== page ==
In January, the USDA has published three key wheat market reports. I would like to give you a brief analysis of each one of them.
The January World Agricultural Supply and Demand Estimates report, in general, is negative for the wheat market. Despite the fact that the USDA slightly raised the global 16/17 wheat consumption and exports forecast, the global ending stocks forecast grew by 0.84 million tonnes, amounting to 253.3 million tons, which is close to the maximum border of the range of the analysts' expectations.
In the current season, the USDA has been revising the global wheat ending stocks forecast upwards for already 4 consecutive months, which reflects that demand is chronically lagging behind the supply in the global wheat market.
The USDA forecast for the U.S. wheat market is also negative. The domestic U.S. wheat consumption in 16/17 will amount to 33.99 million tons, which is 1.17 million tons lower than the December forecast and not much higher than the previous two years' level. It is noteworthy that the USDA has reduced the proportion of the wheat consumption for feeding purposes in the structure of domestic consumption. The relatively cheap wheat was supposed to replace corn in the cattle's feed ration, but this is not happening so far.
The 16/17 U.S. wheat ending stocks are currently estimated at the level of 32.29 million tons, which is a record value since 1980.
As you can see, judging from the latest USDA forecast, the balance of supply and demand in the wheat market is moving towards the supply in the world as a whole and in the United States in particular.
Grain Stocks Report
According to the USDA estimates, as of December 1, the U.S. wheat stocks in all positions totaled 2.07 billion bushels. Despite the fact that this is a record level at least for the last 10 years, the USDA forecast virtually coincided with the expectations of analysts. It can be concluded that, in general, the USDA estimates did not surprise the market, but once again reminded of the record wheat stocks that farmers still have to sell.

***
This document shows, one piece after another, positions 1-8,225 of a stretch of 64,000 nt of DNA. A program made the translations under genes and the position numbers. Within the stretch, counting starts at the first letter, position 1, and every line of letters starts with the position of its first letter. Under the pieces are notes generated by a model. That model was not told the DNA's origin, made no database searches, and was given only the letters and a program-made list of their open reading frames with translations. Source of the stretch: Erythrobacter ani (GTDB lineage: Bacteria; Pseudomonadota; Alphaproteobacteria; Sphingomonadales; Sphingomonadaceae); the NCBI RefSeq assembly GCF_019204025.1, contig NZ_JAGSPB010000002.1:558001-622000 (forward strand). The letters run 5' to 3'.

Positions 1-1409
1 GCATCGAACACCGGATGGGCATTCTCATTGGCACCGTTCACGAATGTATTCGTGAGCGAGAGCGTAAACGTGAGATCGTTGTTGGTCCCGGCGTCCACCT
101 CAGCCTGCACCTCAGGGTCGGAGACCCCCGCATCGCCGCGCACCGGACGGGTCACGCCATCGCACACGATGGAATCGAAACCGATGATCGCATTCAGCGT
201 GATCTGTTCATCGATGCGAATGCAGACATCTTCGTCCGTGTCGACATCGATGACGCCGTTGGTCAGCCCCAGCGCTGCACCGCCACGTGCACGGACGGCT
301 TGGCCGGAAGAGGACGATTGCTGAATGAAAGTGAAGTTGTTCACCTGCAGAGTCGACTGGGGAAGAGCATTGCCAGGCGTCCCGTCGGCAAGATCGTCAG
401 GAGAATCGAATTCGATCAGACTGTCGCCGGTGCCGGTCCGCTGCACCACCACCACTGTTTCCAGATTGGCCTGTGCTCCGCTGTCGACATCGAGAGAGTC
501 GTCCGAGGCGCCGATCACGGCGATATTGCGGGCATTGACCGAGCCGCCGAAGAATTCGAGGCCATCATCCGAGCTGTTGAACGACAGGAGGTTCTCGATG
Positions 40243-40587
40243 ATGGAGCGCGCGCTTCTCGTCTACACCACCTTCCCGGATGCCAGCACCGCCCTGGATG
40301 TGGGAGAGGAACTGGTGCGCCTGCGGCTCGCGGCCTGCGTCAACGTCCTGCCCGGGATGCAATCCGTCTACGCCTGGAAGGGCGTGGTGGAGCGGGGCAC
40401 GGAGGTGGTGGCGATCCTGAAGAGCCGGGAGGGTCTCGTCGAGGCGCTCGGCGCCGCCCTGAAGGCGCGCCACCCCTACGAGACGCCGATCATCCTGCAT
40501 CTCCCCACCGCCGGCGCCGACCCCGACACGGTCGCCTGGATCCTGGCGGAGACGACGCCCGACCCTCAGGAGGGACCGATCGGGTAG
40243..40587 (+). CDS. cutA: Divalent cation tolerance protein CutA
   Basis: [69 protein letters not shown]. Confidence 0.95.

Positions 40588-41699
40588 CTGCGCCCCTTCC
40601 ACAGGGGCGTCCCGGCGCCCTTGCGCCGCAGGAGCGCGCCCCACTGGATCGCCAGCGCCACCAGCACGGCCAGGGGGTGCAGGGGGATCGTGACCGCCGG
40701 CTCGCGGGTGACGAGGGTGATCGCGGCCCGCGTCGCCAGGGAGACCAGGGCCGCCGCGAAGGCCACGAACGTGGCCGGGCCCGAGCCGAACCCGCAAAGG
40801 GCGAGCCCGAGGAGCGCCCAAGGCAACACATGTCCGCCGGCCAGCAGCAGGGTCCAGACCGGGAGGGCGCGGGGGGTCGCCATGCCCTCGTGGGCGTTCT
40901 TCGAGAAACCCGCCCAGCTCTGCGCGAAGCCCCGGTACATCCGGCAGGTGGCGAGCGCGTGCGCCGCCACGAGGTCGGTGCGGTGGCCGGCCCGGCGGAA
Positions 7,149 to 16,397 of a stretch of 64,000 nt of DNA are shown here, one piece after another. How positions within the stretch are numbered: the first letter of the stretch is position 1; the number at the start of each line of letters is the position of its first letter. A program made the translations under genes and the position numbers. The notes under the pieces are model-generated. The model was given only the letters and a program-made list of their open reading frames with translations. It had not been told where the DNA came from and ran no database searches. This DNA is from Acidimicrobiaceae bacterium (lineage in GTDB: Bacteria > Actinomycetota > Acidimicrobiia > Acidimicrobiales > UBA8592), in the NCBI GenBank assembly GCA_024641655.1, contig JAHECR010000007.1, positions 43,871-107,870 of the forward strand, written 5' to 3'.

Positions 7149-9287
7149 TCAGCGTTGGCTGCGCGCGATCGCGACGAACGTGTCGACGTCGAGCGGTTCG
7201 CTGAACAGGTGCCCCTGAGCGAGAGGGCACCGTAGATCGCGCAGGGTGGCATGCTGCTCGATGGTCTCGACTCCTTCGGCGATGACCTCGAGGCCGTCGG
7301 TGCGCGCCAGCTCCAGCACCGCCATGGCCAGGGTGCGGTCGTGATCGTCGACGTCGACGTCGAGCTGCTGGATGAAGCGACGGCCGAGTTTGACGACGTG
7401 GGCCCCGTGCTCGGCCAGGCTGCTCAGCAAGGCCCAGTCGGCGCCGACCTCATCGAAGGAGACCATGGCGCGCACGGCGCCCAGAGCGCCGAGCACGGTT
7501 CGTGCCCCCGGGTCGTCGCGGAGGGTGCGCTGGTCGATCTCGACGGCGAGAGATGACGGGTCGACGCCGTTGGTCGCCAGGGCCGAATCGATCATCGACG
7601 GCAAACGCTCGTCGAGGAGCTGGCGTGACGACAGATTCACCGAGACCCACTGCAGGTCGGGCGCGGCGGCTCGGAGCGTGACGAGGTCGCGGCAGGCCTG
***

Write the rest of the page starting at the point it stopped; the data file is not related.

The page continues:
The U.S. winter wheat plantings
According to the first official USDA assessment, the overall winter wheat seeded area totaled 32.4 million. This is 10% lower than in 2016 and 1.756 million acres lower than the average analysts' expectations.
The current weather conditions cannot be called ideal for the U.S. winter wheat. Against this background, the decline in the planted areas even more increases the likelihood of a substantial reduction in the U.S. wheat harvest in 17/18.
All of these reports were published on January 12. On that day, the CBOT wheat trades were characterized by high volatility, but eventually closed with a growth of 1.7%. Therefore, it can be concluded that the information on the reduction of the planted areas outweighed the negative sides of the other reports.
Putting it all together
Those who read my posts, know that I believe in the positive wheat market forecasts. The January USDA figures have not changed my views, but now I can see that it is too early for a significant price rally in this market. We must not forget that, judging from the current trends, the world's wheat supply is still outstripping the demand, which is able to kill any significant price increase. Therefore, I believe that in a situation where the current U.S. wheat stock prices reach the record values, but, at the same time, there are prerequisites to the harvest reduction in 17/18, the wheat futures (CBOT) is able to rise to the level of $4.50, but further growth is unlikely so far.
Disclosure: I/we have no positions in any stocks mentioned, and no plans to initiate any positions within the next 72 hours.
I wrote this article myself, and it expresses my own opinions. I am not receiving compensation for it (other than from Seeking Alpha). I have no business relationship with any company whose stock is mentioned in this article.